Please evaluate - too much absorption?

Audiophile53

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Need evaluation of acoustic treatment and whether the dip at 1khz to 3khz may be caused by too much absorption. I am using Klipschorns which require corner placement so not much of an option. My listening room is also rather uncharacteristic. Thanks for any assistance.
 

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hreindl

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Preamp, Processor or Receiver
Yamaha RX-A880
Computer Audio
Music Player Daemon
DAC
Texas Instruments PCM2704C stereo audio DAC
Front Speakers
Canton GLE 476.2
Center Channel Speaker
Canton GLE 456.2
Surround Speakers
Canton GLE 416.2
Front Height Speakers
Canton GLE 436.2
Subwoofers
Teufel T4000
Screen
Panasonic TX-65HXX979
your curve is pretty fine and that dip from 1 to 3 kHz is common - elevation in 1-2 kHz results ina a horrible sound and 2000-3000 Hz is where your ears are most sensitive - you don't want a complete flat curve - the only thing i would worry is the falldown starting with 7 kHz which is a bit too early but thats "brilliance" range and not that much important and pretty sure your speakers charateristics
 

hreindl

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Feb 6, 2021
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Preamp, Processor or Receiver
Yamaha RX-A880
Computer Audio
Music Player Daemon
DAC
Texas Instruments PCM2704C stereo audio DAC
Front Speakers
Canton GLE 476.2
Center Channel Speaker
Canton GLE 456.2
Surround Speakers
Canton GLE 416.2
Front Height Speakers
Canton GLE 436.2
Subwoofers
Teufel T4000
Screen
Panasonic TX-65HXX979
BTW: in case of too much absorption it won't elevate after 3 kHz while kill 1-3 kHz
 

BenToronto

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You don't have a dip 1-3kHz, you have a boost 4-7kHz. Might not be too noxious for all (of us) who have hearing deficiencies up there. False to aim for a flat FR when a slope softer at the top is more widely preferred (and false to think one mic freq run tells the whole story of perceived loudness).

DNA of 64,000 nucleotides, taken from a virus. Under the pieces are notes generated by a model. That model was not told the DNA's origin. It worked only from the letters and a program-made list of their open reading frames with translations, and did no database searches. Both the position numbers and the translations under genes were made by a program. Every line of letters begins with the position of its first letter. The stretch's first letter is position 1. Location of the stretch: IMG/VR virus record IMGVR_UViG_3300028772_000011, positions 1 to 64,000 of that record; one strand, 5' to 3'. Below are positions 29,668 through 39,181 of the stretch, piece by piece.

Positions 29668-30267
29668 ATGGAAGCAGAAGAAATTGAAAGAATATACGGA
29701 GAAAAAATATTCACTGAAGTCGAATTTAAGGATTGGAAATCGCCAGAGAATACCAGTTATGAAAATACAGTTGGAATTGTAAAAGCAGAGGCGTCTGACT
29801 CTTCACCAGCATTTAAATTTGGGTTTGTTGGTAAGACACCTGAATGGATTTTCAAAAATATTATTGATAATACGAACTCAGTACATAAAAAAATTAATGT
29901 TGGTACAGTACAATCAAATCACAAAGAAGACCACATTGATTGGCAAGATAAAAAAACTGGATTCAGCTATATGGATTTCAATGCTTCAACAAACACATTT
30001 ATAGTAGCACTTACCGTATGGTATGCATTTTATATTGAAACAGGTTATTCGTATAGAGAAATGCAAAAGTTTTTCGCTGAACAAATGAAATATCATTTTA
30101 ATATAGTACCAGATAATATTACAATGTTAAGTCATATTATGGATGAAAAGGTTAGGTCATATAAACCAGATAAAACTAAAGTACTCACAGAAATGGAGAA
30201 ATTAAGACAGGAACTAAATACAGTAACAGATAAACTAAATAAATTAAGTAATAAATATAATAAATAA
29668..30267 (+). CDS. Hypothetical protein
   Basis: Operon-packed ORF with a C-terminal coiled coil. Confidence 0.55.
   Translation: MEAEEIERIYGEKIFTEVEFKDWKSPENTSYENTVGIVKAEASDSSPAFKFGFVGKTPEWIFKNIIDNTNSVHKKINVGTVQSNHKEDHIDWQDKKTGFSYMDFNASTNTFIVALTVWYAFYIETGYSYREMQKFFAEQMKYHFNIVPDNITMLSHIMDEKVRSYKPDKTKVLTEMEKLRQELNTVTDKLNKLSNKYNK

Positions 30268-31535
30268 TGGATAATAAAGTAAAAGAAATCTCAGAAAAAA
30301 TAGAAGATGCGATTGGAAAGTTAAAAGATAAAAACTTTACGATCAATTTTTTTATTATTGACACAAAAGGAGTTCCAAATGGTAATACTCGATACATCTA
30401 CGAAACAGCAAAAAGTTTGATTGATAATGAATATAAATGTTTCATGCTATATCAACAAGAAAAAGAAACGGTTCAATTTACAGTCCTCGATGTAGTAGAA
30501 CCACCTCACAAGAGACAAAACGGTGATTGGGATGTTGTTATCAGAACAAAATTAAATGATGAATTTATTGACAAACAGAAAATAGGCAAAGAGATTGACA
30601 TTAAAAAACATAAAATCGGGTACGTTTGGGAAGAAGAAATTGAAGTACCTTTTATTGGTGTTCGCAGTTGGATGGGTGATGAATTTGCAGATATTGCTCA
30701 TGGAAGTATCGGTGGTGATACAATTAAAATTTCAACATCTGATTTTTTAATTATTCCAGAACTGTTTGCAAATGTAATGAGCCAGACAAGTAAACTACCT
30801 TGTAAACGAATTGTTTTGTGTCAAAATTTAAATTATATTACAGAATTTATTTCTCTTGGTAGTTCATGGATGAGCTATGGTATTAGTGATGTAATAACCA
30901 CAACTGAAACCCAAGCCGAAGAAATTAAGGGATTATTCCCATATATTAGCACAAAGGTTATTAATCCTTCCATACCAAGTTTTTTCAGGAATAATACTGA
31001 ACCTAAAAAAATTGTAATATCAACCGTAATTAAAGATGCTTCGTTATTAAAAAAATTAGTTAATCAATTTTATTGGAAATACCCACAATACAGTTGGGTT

DanDan

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Commonly the measurement mic is not precisely the same distance from each tweeter. A signal coming from two sources, one slightly delayed will be subject to comb filtering. You need to measure L, R, individually for full range and level consideration, Then L+R to be viewed for LF only.
 

BenToronto

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Acoustic measurements are messy. For sure, more sensible to do one speaker (or one driver) at a time. But also interesting to have dual-mono which might reveal places where the speakers are interacting destructively. That shows up when the 3 traces are on the same graph. But I'm not sure if that means much in terms of reproducing/bringing music to your ears.
 

DanDan

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Hi Ben, REW has become complex. But with Trace Arithmetic one can combine the individual L and Rs to approximate the frequency response delivered to the listener. This can be and is done in more sophisticated ways when required. Dummy heads. Jecklin Discs.
Or just very many samples averaged in a realistic listening zone rather than a single point. There is no possible comparison to the human experience of music. But such data is surely just as informative and useful as say Speaker Frequency Response graphs. Or Polar plots.?
 
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BenToronto

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Although it still leaves moot the original post about absorptions, Toole's Spinorama is an effort to characterize the human reception, given available physical measurements such as directivity index, total power into the room, etc.

B.
 

DanDan

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Yes and no. The OP writes of a FR anomaly which very likely is being caused by comb filtering due to a small delay between the HF paths. Removing the smoothing makes this more visible, albeit messy looking. But the RT60 is remarkably even across most of the spectrum, a nice 280mS or thereabouts. Audiophile53, your decay data suggests a great job done on treatment. Not too much absorption. And if you measure again, L, R, separately, you may see a more gratifying FR graph. Or not, the comb filtering could be coming from other delayed paths, reflections. The ETC graph does show a lot of loud early spikes. Many of these are of course belonged to the other speaker, which is whey we need individual..... But again from your lovely decay data, and the ETC, no, you do not have excessive absorption. In fact more would be very helpful if you could target those Early spikes in the ETC.
 

DanDan

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The Blue line is individual L and R measurements combined by the software Fuzzmeaure for viewing purposes. . The Red Line shows L+R a sweep with two speakers running simultaneously. The HF destruction is the result of a small difference in the HF paths from tweeters to central mic, perhaps some other low level early reflections from the floor or rack mounted gear. With smoothing they combine to look like a big band or broad notch. This is a well treated room.
Comparison.gif
 
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